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How to learn Emacs

This tool may be old, but it's the Swiss-army knife of software

Three cartoon figures add to a board of code, with one sitting on top, a plant to the left and a cup of steaming coffee to the right

Spend a few decades using computers for work and you'll shell out hundreds of pounds or more on graphical text editors and personal organisation software, not to mention browser extensions and cloud-based services. They usually do some things right, but few if any do it all. Their shiny interfaces are attractive to a touch-and-swipe generation, but they trade off flexibility for ease of use. Instead of bending them to your will, you have to work around them. For real flexibility, you have to go back to a program conceived before the first PC ever shipped.

In software terms, Emacs is a cross between a Swiss Army knife and an industrial forklift. It dates back to 1976 as a collection of macros written for TECO, a text editor that itself dates back to the sixties. It took on different incarnations until Free Software Foundation founder Richard Stallman created an open source version called GNU Emacs in 1985. That version is still one of the most popular implementations of Emacs, it costs nothing to use, and it's completely open source.

At its heart, emacs is a text editor, but with such a configurable and extensible feature set that you can use it for anything. You can even program it using a built-in version of the Lisp language called Emacs Lisp (Elisp). Sure, you can configure Microsoft Word using an underlying programming language too, but Emacs goes further. People have used Elisp to create everything from email clients through to RSS readers and even web browsers built directly into Emacs. You can use it as an integrated development environment (IDE) to code with, or as a personal organiser.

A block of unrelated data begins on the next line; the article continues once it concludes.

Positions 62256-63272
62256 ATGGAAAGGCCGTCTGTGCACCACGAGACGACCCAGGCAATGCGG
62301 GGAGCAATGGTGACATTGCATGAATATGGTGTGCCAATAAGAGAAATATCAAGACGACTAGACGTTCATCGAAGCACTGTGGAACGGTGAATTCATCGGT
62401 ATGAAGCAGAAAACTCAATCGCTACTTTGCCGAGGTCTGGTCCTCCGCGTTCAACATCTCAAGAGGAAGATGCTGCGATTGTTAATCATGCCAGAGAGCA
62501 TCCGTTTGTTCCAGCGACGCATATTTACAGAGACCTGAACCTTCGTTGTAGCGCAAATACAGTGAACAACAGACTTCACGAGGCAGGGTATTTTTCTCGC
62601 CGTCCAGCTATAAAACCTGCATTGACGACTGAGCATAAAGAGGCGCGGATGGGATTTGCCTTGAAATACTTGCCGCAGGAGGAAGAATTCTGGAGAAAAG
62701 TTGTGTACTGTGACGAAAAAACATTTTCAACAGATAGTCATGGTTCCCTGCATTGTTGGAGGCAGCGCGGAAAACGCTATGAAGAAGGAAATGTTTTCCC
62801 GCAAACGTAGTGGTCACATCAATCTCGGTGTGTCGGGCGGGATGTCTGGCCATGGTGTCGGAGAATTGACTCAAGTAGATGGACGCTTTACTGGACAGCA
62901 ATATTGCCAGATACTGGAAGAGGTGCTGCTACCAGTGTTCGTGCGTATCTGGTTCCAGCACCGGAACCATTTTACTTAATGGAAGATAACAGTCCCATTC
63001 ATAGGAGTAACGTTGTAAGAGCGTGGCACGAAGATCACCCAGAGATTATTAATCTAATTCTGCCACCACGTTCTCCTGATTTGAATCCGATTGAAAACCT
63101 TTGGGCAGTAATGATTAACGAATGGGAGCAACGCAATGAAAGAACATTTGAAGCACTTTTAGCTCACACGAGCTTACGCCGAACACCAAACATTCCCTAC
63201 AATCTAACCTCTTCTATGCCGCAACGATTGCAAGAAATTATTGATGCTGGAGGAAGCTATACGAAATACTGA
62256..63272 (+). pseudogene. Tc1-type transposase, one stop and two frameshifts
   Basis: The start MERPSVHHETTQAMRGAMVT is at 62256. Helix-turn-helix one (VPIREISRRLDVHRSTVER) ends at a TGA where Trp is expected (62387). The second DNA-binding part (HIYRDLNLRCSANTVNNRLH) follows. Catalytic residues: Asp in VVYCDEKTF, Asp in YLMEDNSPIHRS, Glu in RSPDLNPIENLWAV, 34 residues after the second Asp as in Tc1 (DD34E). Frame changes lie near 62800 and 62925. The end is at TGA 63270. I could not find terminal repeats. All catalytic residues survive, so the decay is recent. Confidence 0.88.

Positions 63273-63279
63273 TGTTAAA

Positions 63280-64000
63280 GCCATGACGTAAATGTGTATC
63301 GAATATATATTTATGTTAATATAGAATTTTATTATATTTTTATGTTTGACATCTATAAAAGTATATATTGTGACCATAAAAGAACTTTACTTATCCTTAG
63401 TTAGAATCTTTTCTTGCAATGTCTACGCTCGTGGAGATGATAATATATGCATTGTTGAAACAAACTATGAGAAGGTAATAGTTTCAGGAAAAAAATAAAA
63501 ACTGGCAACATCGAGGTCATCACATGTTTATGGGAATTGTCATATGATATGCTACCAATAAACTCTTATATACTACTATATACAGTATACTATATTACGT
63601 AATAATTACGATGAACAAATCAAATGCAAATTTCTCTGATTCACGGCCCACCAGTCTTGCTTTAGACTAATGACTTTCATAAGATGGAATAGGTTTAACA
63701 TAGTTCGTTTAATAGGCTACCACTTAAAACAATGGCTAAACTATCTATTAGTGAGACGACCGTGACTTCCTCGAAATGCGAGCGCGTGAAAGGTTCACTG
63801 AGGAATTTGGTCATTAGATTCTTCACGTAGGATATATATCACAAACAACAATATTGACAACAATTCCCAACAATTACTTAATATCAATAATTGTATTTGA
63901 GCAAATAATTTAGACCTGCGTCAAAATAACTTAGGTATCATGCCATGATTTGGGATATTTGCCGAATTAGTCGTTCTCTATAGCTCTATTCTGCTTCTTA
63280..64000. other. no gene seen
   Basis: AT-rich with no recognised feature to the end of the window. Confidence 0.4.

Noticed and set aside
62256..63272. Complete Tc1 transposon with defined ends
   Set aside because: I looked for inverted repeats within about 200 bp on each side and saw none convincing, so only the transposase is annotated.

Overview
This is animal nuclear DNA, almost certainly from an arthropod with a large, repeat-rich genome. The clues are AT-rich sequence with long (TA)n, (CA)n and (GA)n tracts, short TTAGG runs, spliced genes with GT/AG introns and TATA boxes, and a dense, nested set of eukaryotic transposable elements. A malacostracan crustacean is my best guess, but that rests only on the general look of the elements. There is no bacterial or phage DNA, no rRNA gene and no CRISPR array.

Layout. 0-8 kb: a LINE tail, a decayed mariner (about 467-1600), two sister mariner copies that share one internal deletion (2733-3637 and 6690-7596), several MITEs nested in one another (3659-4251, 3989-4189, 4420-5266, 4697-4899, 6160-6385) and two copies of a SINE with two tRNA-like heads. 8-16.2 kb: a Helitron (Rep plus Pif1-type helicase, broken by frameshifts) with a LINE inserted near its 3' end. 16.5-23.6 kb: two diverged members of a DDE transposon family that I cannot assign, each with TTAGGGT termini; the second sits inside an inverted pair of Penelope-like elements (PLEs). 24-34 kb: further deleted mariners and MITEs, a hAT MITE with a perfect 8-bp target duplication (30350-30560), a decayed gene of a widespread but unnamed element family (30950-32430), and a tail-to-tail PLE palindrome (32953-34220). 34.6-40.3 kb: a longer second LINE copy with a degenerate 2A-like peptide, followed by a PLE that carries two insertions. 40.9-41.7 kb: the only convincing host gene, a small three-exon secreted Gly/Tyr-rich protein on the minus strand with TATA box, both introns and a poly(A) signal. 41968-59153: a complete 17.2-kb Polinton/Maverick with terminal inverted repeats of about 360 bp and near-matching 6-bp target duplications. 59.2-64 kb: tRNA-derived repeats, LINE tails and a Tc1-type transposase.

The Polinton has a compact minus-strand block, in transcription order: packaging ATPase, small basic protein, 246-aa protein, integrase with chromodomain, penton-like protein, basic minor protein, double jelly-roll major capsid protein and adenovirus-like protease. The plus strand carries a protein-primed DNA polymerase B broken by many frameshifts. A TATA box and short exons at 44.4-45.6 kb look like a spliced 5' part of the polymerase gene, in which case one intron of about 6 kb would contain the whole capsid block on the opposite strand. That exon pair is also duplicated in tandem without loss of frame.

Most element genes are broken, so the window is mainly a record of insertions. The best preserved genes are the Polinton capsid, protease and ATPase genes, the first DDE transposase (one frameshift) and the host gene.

Let's do something simple in Emacs: we'll create a document that runs its own code to insert the current date. Begin by installing the program. You can get it from the GNU downloads page, or if you prefer the command line, then use your own package manager (e.g. on Debian/Ubuntu Linux distros: sudo apt-get install emacs).

The Mac also has extra versions like Aquamacs and Spacemacs, which use Mac-specific features and key bindings. You can download and install most of these systems as binaries. Purists at the other end of the spectrum can also compile their own version of GNU Emacs from source code.

Open Emacs and you'll see this screen showing the default splash page:

You can run through the tutorial on your own by moving the cursor over the highlighted Emacs Tutorial section and hitting return. It's worth reading at least the first few pages now so that you understand how to move around in the system.

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After checking the tutorial's first few pages, start by creating a file. To do this, you need to understand the Control and Meta keys. Control is a key (typically mapping to the CTRL key on your keyboard) that you press in conjunction with other key combinations to execute basic editing commands. C-p (that's CTRL-p), C-n, C-f and C-b move the cursor up, down, right, and left respectively. You can use the arrow keys instead, but the point of Emacs is to move your hands from one place on the keyboard to another as little as possible. It's designed to make you faster over time as your muscle memory absorbs the arcane key combos.

To create a file, you access the same function you'd used to open one: 'find file'. Press C-x C-f (that's Emacs notation for keeping the CTRL key pressed down while pressing x and then f). Notice the line at the bottom of the screen now says Find file:. This line is called the minibuffer and it's a way to interact with Emacs directly. It will show you a directory path. Edit it to point to the place where you want to create the file, which we'll call

Hit enter and the screen will go blank. Don't panic - it's created the new file. The tutorial is still there, but it's in a different buffer.

Emacs uses a system of files, buffers, and frames. When you open a file on disk, it appears in a buffer, which is a portion of memory that lets you edit the text in the file. However, because Emacs actually predates modern graphical operating systems, what Emacs refers to as 'frames' are referred to by most software as 'windows'. By the same token, the equivalents of Emacs' 'windows' are more commonly known as 'panes' in other programs. 

Each frame contains one or more windows, and each window displays a buffer. The classic command-line version of Emacs only allows you to have one frame open at a time, but with the GUI version, you can have multiple frames and buffers open at once.